Georgia on My Mind

Could Barack Obama increase African-American turnout to the point that he would win normally Republican Southern states? I looked at that question a few weeks ...
by | May 8, 2008

Could Barack Obama increase African-American turnout to the point that he would win normally Republican Southern states? I looked at that question a few weeks ago with regard to Georgia and concluded that, even with the candidacy of Bob Barr (a former Georgia Republican congressman running as a Libertarian), the answer was probably not. A commenter, Sims2798, dissented:

Yes, Obama can win Georgia. Blacks will be a much higher percent of the electorate than they were in 2004.

When 30% of a state's electorate is blacks who vote for Obama, he must win 29% of everybody else to win that state:

McCain: 49.7%

Obama: 50.3%

Blacks for Obama (30%): 0%, 100%

Everybody else (70%): 71%, 29%

When 35% of a state's electorate is blacks who vote for Obama, he must win 24% of everybody else to win that state:

McCain: 49.4%

Obama: 50.6%

Blacks for Obama (35%): 0%, 100%

Everybody else (65%): 76%, 24%

That comment got me wondering what exactly it would take for Obama to win Georgia.

Sims' math is right, if a bit simplistic. Obama won't take 100% of the black vote (there are some black Republicans after all).

But, as I suggested in my previous post, let's say that Obama takes 92% of the black vote and blacks are 30% of the electorate (African Americans were 30% of voters in the Georgia presidential primaries this year).

Furthermore, let's says that 5% of the electorate identifies neither as black nor white (meaning they are Hispanics, Asian Americans, Native Americans, etc.) and that Obama takes 60% of the vote from that group. That's not unrealistic, given that Hispanics usually vote Democratic.

Forget the Barr candidacy for a moment. Obama would need only 30% of the white vote to push his total to 50.1%. If Barr takes votes from McCain, he needs less than that.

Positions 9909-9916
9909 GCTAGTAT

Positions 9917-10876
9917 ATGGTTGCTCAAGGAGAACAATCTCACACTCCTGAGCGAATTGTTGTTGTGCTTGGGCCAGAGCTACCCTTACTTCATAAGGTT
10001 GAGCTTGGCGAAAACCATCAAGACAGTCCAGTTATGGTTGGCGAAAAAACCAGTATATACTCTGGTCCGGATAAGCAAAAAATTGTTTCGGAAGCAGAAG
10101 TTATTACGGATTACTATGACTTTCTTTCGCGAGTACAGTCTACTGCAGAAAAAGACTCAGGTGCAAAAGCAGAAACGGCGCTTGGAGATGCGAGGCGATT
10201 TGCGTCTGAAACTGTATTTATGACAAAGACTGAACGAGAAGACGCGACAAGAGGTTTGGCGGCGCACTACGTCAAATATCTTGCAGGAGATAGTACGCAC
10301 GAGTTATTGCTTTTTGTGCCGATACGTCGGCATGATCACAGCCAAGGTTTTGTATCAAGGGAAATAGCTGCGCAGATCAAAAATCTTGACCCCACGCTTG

That is pretty amazing when you think about it. Georgia is a solid red state, but for Obama to win it he only needs 3 in 10 white voters to support him.

That's not impossible. Al Gore actually won 35% of the white vote in Georgia in 2000 according to exit polls. He lost the state badly because blacks only represented 19% of the electorate.

But is it likely that Obama can replicate Gore's performance with white voters and expand black turnout? No. John Kerry only won 23% of the white vote in 2004.

That's the baseline I used in my first round of calculations, which showed Obama coming up short. The number of Southern whites who vote Democratic in presidential elections out of tradition (rather than ideological compatibility) has been dwindling for decades and has probably dwindled even more over the past eight years.

The real lesson here is not that Georgia is likely to be competitive, but that the difference between a Democratic state and Republican state is far smaller than pundits commonly acknowledge. Switch 5% of Kerry's votes to Bush in California in 2004 and the president wins the state. Switch 10% of Bush's Mississippi vote to Kerry and the Massachusetts senator wins. That's worth considering the next time you hear someone talking about "red" and "blue."

Josh Goodman
Josh Goodman  |  Former Staff Writer
mailbox@governing.com  | 

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